Selection From Liber Urbanus

Hello! This week is a completely different type of blog but I felt like everyone should have a read and (hopefully) love the post I have done this week. This post is an extract of something that I studied last week at Kings College London in my Aristocratic Society in the Middle Ages course. Don’t stop reading if that sounded insanely boring to you, the post is amusing for all, not just us History geeks. I will post the my favourite bits from the selection that we studied from Daniel of Beccles ‘Liber Urbanus’ translated by A. Frith in 2007 but I feel like there is no part of it which should be left out. All you need to know whilst reading the selection is that it is written describing what you can and can’t do as a knight and how to act in some awkward situations (such as what to do when you’re Lord is taking too long in the toilet…). I really hope you enjoy this, I can’t imagine anyone reading it without having a little giggle.

‘Dining at a rich man’s table, say little, lest you be called talkative and garrulous among the diners. Be modest; let reverence be your companions. No wit it profitable, unless it be controlled. Love restraint if you love to be witty.’…

‘Sitting at table as a guest, you should not put your elbows on the table.’ (haven’t we all heard this from our mums at some point? Turns out it dates all the way back to the eleventh century!)… ‘You can put your elbows on your own table but not on someone else’s. When you are in good health, do not put cushions under your elbows as you eat; sit at table with your head erect. Before a meal it is all right to loosen one’s belt.’…

‘Do not be a nose-blower, at dinner nor a spitter; if a cough attacks you you defeat the cough. If you want to belch, be mindful to look at the ceiling… Do not say, ‘Drink-first’ when the butler offers you a drink. If he says ‘Wassail’, let your response be ‘Drink hail’. But if by chance you have a girl as a butler, you may properly say ‘Drink first to me, taking an equal share.’…

‘Let those sitting down hold their napkins… A dinner can take place without a table, not without a napkin.’…

‘When he [the Lord] sits on the privy in the usual way, take in your hands hay or straw, pick up two big wads of hay in your fingers and press them well together. You should prepare to give them to your patron when he wants them. Let the wads be given to him as you stand, not bending the knee. If two together are sitting on a privy, one should not get up while the other is emptying himself.’…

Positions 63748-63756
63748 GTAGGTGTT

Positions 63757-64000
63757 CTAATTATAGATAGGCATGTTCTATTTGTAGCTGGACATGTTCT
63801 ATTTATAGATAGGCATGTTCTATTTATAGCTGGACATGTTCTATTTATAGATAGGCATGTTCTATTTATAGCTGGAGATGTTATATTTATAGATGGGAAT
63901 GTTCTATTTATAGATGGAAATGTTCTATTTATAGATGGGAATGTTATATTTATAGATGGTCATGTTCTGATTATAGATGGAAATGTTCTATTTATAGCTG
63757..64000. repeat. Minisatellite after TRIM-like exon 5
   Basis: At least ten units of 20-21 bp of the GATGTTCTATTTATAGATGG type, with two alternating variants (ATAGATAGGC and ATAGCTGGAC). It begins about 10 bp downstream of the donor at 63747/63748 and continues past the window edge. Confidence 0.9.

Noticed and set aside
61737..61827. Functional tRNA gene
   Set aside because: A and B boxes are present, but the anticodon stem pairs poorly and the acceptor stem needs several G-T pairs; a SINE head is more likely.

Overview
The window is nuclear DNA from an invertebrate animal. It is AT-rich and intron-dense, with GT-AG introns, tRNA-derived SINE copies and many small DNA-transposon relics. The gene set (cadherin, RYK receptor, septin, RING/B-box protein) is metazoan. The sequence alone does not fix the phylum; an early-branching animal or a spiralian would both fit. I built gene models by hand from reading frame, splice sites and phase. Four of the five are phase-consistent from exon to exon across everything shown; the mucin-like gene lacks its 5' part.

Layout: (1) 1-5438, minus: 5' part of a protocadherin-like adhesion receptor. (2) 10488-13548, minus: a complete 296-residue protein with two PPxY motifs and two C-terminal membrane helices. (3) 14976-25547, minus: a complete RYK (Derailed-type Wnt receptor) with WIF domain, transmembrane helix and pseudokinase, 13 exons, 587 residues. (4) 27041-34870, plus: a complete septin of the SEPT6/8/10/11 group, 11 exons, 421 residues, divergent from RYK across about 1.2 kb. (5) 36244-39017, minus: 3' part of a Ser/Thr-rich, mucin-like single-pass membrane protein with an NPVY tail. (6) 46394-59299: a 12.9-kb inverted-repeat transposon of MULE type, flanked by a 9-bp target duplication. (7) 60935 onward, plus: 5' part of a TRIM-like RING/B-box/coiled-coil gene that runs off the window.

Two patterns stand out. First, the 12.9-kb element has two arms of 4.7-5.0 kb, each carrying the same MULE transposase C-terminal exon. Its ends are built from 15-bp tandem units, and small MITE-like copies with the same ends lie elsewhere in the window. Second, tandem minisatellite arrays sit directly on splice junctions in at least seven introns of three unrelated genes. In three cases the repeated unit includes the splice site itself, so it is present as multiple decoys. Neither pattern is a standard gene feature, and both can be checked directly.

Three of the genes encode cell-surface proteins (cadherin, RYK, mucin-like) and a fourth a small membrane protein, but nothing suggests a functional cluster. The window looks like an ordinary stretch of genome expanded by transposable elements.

And my personal favourite… ‘If the wife of your lord turns her eyes on you too often, and wantonly looses shameful fires against you, letting you know that she wants to have intercourse with you; if she says, “the whole household and your lord, my husband, shall serve you forever, you alone shall be my darling, you shall rule everything, everything which belongs to your lord shall be open to you” consult me, my son; what I counsel is planted in your heart; between two evils, choose the lesser evil; your sager plan is to feign illness, nerve-wracking diseases, to go away sensibly and prudently.’…

And then these final few gems… ‘When you are a cuckold, learn to stare up at the ceiling.’… ‘Whatever your wife does, avoid harming your marriage’… and finally, the most hilarious, ‘When there is something you do not want people to know, do not let your wife know it.’

I hope you have enjoyed these amazing little extracts. What I found most amusing and fascinating is that very little has changed from the eleventh to the twenty first century. The well-known ‘woman gossip’ and ‘elbows on table’ are still so current, yet hundreds of years and so much culture has changed since this selection would have been written. So, thank you for reading my blog and I hope you enjoyed the little difference it had this time. Next time I will be reviewing  ‘Just North Child’ by Edith Pattou (and yes, I am still struggling my way through the Age of Magic by Ben Okri… the things I do for my blog!).



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